Birbhum (literally meaning land of the bir or brave) was ruled by the Malla (Mallabhum) rulers who often had the title Bir or Bir Singha Dev. Rajnagar was one of their royal capital which was founded by Bir Singh, a great Hindu Raja in ancient times on whose name the district Birbhum was formed. In 1206, Rajnagar was occupied by Muhammad Shiran, a General of Muhammad Bakhtiyar, and annexed by Ali Mardan, on 1211. However, Pathans do not seem to have enjoyed undisputed control over the entire district or area. At least the western part of the district, with Rajnagar as its capital, seems to have been ruled by the descendants of Bir Singh, the Bir Rajas. The rent roll of Todar Mal leads to the conclusion that by the middle of the 16th century the entire district was brought under the administration of the Mughals through numerous wars raged on this ‘Gateway of Bengal’. The later Muslim Zamindars of Rajnagar, known as “Nagar Raj”, were feudatories of the Mughals.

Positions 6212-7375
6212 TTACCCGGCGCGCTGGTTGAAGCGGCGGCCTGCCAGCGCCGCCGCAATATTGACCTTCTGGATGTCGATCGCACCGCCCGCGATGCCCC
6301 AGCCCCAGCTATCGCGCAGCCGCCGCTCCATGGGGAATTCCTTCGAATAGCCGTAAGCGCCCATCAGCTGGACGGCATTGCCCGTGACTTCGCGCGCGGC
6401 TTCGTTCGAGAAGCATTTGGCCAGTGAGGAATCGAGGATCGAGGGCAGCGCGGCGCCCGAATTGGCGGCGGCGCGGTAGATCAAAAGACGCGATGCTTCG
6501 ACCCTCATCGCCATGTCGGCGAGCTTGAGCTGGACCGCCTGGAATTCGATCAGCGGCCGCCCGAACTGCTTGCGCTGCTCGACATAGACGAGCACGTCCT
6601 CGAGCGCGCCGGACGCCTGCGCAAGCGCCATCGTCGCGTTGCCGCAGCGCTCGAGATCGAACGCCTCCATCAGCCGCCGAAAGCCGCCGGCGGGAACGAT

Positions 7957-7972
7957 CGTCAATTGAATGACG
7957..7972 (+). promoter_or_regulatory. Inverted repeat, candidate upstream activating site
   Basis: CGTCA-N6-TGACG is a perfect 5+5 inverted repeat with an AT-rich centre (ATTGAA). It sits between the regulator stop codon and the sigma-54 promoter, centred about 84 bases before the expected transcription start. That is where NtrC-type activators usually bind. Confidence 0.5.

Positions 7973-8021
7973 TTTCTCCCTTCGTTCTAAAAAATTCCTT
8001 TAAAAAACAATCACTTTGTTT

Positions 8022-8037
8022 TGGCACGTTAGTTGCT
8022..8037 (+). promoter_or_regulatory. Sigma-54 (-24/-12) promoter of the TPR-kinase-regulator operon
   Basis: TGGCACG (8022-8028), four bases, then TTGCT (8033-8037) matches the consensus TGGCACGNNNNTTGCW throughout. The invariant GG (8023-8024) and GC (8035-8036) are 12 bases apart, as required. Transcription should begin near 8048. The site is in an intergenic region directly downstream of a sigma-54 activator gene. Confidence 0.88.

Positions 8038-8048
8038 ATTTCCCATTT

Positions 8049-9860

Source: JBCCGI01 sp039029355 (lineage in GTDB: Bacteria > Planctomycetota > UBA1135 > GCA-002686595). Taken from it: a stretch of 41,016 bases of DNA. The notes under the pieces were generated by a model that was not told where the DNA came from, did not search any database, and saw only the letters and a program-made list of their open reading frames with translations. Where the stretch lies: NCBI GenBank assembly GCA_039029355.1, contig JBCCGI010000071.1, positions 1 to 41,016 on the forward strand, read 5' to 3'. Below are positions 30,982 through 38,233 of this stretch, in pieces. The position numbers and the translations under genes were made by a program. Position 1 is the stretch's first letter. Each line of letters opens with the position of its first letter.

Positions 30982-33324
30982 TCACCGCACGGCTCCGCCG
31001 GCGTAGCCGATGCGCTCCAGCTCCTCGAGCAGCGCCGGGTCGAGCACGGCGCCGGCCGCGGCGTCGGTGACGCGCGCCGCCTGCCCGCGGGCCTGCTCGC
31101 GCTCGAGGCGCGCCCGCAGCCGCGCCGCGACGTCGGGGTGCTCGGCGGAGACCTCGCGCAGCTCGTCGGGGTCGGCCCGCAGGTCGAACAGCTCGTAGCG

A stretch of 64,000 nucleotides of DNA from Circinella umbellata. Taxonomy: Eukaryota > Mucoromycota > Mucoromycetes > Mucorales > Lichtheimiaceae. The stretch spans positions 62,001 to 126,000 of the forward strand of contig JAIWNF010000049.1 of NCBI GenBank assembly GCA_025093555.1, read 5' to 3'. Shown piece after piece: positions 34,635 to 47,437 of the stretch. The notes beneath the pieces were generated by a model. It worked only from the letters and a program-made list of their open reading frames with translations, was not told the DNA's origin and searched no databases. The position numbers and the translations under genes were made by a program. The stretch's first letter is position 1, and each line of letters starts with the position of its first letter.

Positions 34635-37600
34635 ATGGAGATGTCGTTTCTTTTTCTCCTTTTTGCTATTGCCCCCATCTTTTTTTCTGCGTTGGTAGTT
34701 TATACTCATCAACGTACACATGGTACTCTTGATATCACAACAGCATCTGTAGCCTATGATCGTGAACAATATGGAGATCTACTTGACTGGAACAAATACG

The Malla and Bir kings had warded off the barbaric Pathans for centuries and had several magnificent terracotta temples and monuments to their credit. However, not taking lessons from the history of King Dahir of Sindhu, they had employed Pathan soldiers in their army. It is said that “treachery runs in the Pathan’s blood”. In 1600 CE, a Pathan military officer named Joned Khan organised a coup-d’etat and after treacherously killing the Bir king, usurped power and converted one of the most magnificent terracotta mandirs in to a masjid. The motifs on the walls of this apparent Masjid has designs that are not acceptable in Islam. They’re clearly Hindu designs (e.g. human, animal or floral).